How to Determine if an Oil Leak From a Car is From the Valve Cover Gasket

by braniac

Do you smell oil burning on the engine block and find drips or puddles under the car after it has been parked for a while? Tracking down an oil leak is really a process of elimination for there are a number of sources. One possible source is that the oil is leaking out through a bad gasket seal between the valve cover and engine block.

Locate the gasket between the engine block and valve cover. You should be able to freely run your finger tip along the entire seam and may have to detach wiring clips or small parts to gain this access.

With safety goggles on, spray the degreaser from above the gasket edge down along the side of the engine block. Carefully hose or wash the degreaser off. The object is that you want a clean and dry surface from just above the valve cover gasket and down the engine block at least four to six inches. Degreasing under the car where the oil may be dripping from is not necessary.

A leak from the gasket will only occur while the car is running or after you have first turned it off, so you need to run the car for five to 10 minutes or take a short drive.

With the hood open now to help cool down the engine, you want to check for oil leaks as soon as possible without burning your arms or hands, and yet not giving the possible leak too much time to completely dry up by waiting too long. Take a dry clean rag or heavy paper towel and using your flashlight or direct lighting slowly drag and dab the cloth along every inch of the gasket area and also just below it, checking often for any oil on the rag.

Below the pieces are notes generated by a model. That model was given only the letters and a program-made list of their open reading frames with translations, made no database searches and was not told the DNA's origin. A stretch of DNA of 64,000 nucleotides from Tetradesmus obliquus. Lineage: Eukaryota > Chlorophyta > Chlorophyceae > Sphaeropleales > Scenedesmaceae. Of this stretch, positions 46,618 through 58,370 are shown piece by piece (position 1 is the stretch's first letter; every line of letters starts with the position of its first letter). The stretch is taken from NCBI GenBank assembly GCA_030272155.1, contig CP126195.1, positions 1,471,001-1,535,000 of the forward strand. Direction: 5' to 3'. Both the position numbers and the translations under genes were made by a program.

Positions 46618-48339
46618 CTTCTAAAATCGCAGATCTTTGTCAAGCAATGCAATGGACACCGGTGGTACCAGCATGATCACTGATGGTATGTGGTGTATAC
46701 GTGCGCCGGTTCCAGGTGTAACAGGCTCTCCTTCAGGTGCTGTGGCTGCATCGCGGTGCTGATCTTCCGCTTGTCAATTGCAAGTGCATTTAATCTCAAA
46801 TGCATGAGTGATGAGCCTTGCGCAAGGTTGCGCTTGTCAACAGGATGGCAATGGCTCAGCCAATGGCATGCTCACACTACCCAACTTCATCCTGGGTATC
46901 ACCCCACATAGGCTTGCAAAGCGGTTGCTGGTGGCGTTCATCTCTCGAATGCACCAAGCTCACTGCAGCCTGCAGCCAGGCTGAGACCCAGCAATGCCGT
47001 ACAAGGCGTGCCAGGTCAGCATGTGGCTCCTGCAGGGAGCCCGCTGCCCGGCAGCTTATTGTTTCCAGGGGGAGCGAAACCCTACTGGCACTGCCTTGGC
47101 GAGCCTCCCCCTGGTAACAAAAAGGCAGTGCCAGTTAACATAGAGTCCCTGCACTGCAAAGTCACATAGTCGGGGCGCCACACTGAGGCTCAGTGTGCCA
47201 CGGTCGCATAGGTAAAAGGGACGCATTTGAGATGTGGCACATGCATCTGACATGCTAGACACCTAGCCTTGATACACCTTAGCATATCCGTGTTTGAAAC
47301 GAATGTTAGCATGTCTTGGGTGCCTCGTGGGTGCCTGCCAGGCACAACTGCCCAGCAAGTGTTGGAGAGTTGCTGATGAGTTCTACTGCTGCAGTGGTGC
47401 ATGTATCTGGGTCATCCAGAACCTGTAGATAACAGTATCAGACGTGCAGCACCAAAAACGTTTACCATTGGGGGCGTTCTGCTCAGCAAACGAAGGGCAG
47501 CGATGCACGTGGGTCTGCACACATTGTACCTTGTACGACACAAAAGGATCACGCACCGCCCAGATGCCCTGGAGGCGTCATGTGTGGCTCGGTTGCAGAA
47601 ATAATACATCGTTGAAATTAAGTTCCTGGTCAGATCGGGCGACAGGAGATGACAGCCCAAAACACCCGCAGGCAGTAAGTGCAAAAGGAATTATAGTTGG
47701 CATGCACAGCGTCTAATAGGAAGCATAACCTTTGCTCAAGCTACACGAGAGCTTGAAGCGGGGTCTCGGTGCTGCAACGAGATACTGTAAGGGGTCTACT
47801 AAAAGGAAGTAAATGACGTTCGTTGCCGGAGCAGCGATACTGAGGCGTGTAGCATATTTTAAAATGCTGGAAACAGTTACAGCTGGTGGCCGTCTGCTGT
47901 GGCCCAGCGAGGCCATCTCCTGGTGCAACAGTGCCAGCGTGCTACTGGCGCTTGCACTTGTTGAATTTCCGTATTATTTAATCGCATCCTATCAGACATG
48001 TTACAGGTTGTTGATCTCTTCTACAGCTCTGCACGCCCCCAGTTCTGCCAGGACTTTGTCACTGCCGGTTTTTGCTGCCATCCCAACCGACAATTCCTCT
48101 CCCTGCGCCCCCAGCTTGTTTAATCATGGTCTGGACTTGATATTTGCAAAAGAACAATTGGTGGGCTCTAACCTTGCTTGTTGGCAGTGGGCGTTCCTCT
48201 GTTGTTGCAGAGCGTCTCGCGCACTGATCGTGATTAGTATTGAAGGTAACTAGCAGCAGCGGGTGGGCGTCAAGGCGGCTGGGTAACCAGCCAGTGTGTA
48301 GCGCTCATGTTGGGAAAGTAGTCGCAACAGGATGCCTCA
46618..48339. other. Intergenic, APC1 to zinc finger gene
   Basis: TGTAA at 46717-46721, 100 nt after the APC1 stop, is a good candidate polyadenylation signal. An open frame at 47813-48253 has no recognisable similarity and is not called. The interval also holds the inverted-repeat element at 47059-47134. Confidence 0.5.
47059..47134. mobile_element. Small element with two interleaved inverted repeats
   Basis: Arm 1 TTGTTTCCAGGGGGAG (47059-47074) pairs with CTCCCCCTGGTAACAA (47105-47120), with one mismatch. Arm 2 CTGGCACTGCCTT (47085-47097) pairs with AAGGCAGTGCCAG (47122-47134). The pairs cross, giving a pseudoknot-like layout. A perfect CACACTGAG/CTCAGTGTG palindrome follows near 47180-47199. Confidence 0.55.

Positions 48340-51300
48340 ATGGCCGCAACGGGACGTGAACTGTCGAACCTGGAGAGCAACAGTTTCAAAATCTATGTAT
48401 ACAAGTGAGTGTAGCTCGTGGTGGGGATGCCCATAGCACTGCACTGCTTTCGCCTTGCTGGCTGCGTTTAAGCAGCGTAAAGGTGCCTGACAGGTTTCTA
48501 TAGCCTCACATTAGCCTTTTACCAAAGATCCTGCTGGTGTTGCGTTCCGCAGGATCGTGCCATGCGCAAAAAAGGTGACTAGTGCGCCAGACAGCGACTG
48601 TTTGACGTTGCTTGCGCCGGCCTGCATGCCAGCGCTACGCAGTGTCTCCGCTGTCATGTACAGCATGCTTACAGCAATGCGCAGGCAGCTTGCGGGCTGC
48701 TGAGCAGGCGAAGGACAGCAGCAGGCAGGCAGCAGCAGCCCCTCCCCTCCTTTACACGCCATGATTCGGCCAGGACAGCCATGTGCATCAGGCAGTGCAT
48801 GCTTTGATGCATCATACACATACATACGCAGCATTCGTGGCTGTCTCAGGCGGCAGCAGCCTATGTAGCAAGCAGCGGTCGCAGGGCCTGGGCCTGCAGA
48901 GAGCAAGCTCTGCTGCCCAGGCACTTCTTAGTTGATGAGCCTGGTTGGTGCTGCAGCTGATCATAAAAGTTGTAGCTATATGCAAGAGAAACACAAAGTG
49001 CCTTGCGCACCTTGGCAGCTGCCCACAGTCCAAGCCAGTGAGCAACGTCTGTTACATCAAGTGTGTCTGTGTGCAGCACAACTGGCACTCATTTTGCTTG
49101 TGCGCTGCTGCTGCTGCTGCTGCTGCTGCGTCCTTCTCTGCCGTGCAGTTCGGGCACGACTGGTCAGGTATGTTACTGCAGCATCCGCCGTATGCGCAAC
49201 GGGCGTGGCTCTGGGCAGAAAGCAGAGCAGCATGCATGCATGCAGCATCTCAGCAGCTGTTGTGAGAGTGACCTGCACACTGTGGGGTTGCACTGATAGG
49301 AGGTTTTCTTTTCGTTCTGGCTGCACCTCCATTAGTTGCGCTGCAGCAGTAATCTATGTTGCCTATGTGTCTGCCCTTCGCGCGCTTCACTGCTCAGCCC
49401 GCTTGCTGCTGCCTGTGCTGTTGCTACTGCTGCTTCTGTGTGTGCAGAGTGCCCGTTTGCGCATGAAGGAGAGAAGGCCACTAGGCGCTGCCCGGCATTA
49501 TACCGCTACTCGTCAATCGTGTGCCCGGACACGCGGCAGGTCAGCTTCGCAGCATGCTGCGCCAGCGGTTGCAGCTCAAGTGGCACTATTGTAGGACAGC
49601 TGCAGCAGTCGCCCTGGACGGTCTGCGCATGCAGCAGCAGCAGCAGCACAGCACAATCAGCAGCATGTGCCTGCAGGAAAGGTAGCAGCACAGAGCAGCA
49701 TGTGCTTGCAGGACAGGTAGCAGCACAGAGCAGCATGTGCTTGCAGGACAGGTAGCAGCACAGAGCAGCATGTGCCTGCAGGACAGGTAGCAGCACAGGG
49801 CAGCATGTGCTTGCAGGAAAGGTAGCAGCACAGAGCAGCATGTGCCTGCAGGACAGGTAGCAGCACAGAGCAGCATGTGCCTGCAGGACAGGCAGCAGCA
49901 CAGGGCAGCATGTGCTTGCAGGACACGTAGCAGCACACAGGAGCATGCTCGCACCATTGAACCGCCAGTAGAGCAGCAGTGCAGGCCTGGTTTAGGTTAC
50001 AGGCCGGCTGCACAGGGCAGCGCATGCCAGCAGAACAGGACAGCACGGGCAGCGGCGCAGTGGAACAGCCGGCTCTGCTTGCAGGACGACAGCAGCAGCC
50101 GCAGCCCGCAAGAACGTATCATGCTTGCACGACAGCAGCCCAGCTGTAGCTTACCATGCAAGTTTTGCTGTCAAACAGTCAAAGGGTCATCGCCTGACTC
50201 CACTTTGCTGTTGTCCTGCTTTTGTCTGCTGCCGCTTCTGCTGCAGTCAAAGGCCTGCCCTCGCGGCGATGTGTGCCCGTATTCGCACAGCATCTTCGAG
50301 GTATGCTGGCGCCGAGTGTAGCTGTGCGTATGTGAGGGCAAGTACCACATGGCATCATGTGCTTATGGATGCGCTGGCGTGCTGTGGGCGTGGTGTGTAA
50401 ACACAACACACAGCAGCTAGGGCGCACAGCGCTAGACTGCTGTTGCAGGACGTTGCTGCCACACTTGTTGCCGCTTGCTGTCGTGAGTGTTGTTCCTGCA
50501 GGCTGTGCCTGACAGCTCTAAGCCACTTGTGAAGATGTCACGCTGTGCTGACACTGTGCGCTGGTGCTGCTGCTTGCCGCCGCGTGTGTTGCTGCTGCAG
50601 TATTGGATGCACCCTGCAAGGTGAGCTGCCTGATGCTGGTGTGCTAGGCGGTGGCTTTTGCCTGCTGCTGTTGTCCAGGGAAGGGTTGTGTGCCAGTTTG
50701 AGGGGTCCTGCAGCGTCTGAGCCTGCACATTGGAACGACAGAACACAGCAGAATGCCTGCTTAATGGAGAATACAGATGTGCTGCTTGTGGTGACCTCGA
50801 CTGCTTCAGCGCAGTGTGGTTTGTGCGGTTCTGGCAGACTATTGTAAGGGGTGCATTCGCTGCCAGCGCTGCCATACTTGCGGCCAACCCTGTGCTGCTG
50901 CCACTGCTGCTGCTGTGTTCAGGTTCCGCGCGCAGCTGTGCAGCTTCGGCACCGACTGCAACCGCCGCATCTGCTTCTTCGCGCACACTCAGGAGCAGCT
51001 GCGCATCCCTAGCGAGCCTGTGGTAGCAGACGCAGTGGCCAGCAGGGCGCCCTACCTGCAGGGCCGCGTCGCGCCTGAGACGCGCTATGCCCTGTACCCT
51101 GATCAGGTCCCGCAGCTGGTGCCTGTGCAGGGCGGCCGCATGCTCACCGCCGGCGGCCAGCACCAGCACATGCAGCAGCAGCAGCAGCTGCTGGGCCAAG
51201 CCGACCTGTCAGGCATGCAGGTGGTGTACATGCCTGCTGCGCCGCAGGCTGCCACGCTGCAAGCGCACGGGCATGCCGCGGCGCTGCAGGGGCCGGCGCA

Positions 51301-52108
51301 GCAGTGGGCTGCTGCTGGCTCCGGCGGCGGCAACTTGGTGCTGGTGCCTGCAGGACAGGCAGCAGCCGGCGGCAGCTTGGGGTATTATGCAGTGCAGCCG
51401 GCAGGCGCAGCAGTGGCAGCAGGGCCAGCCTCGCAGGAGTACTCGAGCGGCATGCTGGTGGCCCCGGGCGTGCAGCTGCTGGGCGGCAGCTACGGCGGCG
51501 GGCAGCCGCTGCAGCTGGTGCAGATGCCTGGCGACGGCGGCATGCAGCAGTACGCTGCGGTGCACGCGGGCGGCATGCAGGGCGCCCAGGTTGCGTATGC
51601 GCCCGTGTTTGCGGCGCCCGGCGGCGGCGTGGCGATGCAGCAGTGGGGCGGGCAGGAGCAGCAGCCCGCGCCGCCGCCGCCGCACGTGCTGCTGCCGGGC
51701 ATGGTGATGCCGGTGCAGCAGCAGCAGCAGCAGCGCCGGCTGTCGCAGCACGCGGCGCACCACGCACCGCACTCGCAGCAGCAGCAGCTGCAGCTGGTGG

If you picked up any oil on the rag, you have located your leak and should notate the exact sections you found the oil. If the rag turns up dry and oil free, your leak is coming from somewhere else.


  • check In some cases, the reason for a valve cover gasket leak is simply because hold down bolt(s) have become loose, and the seal isn't tight. Re-tightening all the bolt(s) according to proper torque may stop it. In other cases, the gasket is simply old and brittle and needs to be replaced. Yet in other cases, the gasket seal and torque is fine, but because of another issue, such as a bad PCV valve or kink in the rubber hose, causing un due pressure or also referred to as "blow back", oil is being forced back out through a weaker link, which could be a valve cover gasket. If this is the case, repairing a line kink or replacing the PCV may stop it. Finally, if the valve cover itself is warped or damaged, you would need to replace the cover and gasket.


  • close Be careful not to burn yourself on the hot engine block when checking for the leak.
  • close If you tighten down any loose hold down bolts on the valve cover, you should make sure they are "all" torqued evenly or you can warp and ruin the cover.

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